Trying to be proactive - Mothering Forums

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#1 of 6 Old 05-10-2014, 08:46 PM - Thread Starter
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I know that I am at pretty high risk for PPD. I am trying to balance thinking positive with also trying to prepare for reality. Is there anything that I can do now to prepare for/ try to minimize ppd? I am due in october. I am hoping to be open with my family and friends so that they will check in with me, but I do live at least an hour away from most everyone I know. Any advice is appreciated, thanks. 

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#2 of 6 Old 05-10-2014, 09:36 PM
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I've read that ppd is often caused by/linked to being overtired, overwhelmed, and isolated.  I've never been diagnosed with ppd, but I have had my share of really tough early baby days, so take that for what it's worth.   (My husband was a marine when our first three were born (3 babies, 3 moves, and 3 deployments in 4 years), and I pretty much did it all alone, and hundreds of miles away from family.  I have no idea how I ever managed to do it, and am just thankful those super hard days are done.)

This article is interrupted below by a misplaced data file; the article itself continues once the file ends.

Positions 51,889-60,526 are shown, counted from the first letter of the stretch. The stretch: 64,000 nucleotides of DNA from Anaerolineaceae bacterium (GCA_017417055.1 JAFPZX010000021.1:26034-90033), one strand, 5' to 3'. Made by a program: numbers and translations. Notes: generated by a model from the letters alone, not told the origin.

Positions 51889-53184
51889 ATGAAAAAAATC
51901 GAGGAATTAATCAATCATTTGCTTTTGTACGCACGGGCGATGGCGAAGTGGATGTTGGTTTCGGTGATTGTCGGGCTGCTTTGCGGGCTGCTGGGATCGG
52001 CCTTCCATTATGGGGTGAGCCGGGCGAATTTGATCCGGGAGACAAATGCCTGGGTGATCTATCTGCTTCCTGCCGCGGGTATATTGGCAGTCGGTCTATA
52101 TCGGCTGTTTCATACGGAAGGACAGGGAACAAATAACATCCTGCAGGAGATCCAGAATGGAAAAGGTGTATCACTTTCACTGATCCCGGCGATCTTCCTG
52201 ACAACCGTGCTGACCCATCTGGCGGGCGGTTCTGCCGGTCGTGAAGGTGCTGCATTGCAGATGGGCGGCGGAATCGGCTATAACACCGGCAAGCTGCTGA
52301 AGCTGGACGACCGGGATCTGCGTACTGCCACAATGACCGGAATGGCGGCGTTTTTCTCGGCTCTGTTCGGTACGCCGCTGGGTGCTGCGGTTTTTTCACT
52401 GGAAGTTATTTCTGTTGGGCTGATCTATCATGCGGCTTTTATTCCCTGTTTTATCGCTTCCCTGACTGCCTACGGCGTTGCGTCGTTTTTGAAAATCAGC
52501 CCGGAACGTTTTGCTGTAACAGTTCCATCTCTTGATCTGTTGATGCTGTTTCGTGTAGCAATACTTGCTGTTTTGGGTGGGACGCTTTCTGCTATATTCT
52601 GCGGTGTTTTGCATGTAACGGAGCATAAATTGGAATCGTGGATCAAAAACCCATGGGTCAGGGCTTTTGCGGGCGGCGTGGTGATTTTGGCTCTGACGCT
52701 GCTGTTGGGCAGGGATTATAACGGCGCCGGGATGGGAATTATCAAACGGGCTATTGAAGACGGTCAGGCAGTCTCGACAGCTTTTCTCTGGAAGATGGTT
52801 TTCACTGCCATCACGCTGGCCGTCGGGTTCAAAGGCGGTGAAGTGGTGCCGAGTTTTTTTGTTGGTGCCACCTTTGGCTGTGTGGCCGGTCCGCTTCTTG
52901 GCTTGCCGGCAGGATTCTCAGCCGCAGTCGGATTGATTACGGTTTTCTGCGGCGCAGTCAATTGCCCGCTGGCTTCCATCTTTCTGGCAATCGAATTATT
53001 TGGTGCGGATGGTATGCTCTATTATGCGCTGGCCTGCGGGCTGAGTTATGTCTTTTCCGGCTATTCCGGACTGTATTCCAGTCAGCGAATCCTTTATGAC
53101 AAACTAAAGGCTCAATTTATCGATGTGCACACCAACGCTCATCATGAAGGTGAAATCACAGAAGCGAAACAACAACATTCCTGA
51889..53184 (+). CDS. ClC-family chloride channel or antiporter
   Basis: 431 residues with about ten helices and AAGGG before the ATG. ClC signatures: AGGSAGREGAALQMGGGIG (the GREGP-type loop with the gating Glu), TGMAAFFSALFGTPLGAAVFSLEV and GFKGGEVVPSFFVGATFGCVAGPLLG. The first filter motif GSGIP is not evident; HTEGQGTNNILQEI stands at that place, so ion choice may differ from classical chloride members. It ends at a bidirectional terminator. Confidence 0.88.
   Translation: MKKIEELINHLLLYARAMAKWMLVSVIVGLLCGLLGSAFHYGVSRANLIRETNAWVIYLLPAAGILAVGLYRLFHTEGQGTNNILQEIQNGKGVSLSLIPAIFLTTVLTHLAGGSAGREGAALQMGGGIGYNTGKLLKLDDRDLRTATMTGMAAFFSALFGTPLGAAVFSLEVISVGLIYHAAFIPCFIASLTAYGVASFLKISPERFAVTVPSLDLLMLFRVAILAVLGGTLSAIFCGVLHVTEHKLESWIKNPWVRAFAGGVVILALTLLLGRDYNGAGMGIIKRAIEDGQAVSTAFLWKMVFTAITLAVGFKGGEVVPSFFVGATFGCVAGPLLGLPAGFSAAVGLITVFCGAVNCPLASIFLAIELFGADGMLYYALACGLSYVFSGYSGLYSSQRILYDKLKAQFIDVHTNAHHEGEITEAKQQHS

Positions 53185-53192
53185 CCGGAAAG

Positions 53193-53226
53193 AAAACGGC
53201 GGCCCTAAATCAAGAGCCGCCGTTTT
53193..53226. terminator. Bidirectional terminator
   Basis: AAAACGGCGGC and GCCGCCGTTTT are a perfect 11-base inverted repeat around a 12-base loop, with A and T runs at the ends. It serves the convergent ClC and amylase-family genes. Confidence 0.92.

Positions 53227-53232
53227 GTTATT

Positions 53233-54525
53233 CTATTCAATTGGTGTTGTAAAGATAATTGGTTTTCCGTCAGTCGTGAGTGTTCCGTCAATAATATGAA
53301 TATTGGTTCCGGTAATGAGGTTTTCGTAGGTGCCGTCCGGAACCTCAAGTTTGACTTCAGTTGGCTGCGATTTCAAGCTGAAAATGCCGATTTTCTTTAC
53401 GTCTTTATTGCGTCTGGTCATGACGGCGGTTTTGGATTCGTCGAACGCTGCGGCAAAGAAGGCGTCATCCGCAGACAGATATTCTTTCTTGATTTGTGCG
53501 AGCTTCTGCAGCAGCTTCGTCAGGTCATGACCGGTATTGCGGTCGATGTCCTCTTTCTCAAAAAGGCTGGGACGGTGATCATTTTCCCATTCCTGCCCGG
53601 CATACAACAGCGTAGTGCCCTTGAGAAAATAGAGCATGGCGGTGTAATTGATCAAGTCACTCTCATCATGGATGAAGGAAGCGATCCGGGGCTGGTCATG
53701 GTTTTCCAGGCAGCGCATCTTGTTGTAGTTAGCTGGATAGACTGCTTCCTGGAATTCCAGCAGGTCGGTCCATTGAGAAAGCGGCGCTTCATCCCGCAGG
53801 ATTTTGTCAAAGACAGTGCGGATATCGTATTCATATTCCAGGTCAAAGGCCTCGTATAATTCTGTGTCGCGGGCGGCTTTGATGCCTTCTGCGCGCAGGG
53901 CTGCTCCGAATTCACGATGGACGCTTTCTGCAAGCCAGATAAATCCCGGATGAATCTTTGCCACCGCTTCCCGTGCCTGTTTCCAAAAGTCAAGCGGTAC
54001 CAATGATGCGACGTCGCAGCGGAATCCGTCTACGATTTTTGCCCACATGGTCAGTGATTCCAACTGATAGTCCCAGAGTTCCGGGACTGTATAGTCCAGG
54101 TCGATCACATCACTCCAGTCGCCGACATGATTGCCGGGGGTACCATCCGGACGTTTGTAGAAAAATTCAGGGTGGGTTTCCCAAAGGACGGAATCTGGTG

So, to prepare against it, I purposefully...


1.) Do all the things ahead I can, and plan to make caring for a baby (think a colicky baby) as easy as possible.  This might include freezer meals, money saved to eat out or get out when you need to RIGHT NOW, changing around cabinets and dressers to make it easy to do housework one-handed so you can hold the baby and get things done.  Also, various paperwork (like filing for a birth certificate, getting baby on insurance, notifying people of the birth, etc) can be done ahead of time, and ready to mail. 


2.) Take a good multi-vitamin every day, as well as a good probiotic.  Look into other supplements that may suit your needs. 


3.) Prepare ahead to eat well and drink plenty of water.  Purpose to eat something every 2 to 3 hours, and drink water and snack every time you nurse.  Keeping your blood sugar levels stable will help control your mood and perceptions.


4.) Consider going gluten and dairy free the last 2 or so weeks of your pregnancy.  Also cut out veggies from the broccoli family, onions, and caffeine.  All of those things can cause belly trouble in your newborn, which will mess up sleep and etc.  After your baby is nursing well, reintroduce things to see if anything bothers them.   (I didn't list the other major allergens...corn, soy, peanuts, shellfish, and yeast, but you might consider also dropping at least soy, corn, and yeast as well.  I don't eat much processed food, so the soy, corn and yeast automatically are very limited in my diet.)